Ethiopia torches ivory stock, vows 'zero tolerance' to poachers

Jewelry and artifacts made of ivory weighing more than six tons in total are burnt outside Ethiopia's capital Addis Ababa on Mar
Jewelry and artifacts made of ivory weighing more than six tons in total are burnt outside Ethiopia's capital Addis Ababa on March 20, 2015

Ethiopia on Friday torched a six-tonne pile of seized elephant ivory, the country's entire stock, vowing a "zero tolerance" policy towards poachers and traffickers.

The torching of the seized stock, which included huge tusks, elaborate carvings, necklaces and bracelets, came two weeks after neighbouring Kenya made a similar gesture aimed at demonstrating renewed commitment to protect Africa's iconic but dwindling elephant population.

"The message we're sending is that we have zero tolerance for poaching and illegal trafficking. We are trying to save the from extinction. This is part of that. We have to act rather than talk," said Dawud Mume Ali, director of the Ethiopian Wildlife Conservation Authority.

Officials said the stock had been accumulated over the past 20 years, and came from elephants slaughtered in Ethiopia or seized at Addis Ababa's international airport—and represented a black market value of roughly 12 million dollars.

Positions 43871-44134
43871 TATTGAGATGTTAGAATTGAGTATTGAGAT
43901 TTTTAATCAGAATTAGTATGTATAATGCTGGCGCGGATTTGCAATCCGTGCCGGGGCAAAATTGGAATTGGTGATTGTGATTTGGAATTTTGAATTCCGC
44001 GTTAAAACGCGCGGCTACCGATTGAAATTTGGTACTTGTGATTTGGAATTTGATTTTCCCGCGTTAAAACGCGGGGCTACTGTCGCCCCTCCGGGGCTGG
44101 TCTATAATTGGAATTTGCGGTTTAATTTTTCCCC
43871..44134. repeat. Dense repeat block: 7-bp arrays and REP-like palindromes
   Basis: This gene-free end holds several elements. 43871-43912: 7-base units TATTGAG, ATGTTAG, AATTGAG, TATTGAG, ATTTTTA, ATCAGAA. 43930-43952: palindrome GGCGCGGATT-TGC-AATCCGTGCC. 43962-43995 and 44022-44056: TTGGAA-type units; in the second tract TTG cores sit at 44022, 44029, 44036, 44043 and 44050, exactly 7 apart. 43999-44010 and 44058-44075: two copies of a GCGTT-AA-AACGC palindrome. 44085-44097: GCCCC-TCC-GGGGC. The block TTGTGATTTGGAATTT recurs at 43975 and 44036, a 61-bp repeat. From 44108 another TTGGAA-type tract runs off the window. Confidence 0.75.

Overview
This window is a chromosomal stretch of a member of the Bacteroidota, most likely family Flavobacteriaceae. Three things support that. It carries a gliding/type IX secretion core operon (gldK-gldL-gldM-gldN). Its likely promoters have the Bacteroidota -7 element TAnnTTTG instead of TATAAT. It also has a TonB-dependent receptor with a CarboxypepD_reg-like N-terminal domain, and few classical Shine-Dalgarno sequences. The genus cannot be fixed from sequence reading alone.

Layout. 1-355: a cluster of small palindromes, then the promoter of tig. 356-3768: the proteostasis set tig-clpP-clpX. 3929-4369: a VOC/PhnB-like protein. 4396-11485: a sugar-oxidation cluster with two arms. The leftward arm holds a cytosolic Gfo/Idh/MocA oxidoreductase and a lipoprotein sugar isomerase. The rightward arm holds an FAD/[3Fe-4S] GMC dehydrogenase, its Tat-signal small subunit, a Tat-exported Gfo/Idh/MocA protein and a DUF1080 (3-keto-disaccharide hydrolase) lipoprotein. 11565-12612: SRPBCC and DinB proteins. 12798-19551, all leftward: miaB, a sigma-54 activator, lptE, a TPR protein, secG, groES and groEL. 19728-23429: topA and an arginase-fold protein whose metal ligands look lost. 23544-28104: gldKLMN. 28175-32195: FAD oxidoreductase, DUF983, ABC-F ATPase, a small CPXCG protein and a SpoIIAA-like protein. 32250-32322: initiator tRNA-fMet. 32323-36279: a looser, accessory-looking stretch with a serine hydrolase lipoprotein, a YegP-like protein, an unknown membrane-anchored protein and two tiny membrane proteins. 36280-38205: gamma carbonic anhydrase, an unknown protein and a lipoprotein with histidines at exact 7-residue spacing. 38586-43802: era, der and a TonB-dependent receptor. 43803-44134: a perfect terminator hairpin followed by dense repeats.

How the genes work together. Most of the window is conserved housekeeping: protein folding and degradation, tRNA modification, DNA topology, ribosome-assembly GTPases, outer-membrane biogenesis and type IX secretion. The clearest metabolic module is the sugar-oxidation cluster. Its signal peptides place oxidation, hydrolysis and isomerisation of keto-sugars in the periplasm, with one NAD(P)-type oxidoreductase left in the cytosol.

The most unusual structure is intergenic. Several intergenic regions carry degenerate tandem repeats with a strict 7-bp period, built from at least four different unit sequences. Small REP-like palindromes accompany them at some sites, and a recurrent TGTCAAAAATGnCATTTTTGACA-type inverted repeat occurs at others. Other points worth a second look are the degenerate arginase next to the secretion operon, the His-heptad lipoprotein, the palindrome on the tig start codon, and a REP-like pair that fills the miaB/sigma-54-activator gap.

Ethiopia's own elephant population has collapsed during that period, and the most recent estimate puts the population today at just 1,800 animals—with poaching driven mainly by demand in booming Asian economies, especially China.

Some of the burned on Friday included Buddha carvings.

"From the 1980's, the in Ethiopia has decreased by 90 percent. The Ethiopian Wildlife Authority is trying to minimise illegal poaching, but much has to be done," said Zeleke Tigabe of the African Wildlife Foundation.

Ian Crag of Stop Ivory said the aim of the ceremonial burnings was to make ivory be seen as worthless.

"This is a rising tide. More and more African countries are recognising that sitting on ivory stockpiles is not sitting on Fort Knox. We want it to have no value. To be worthless. Elephants need to be worth money alive into national economies not through the export of their ivory," he said.

"This is just a piece of a dead body. This is not a piece of art."


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© 2015 AFP

Citation: Ethiopia torches ivory stock, vows 'zero tolerance' to poachers (2015, March 20) retrieved 21 September 2019 from https://phys.org/news/2015-03-ethiopia-torches-ivory-stock-vows.html
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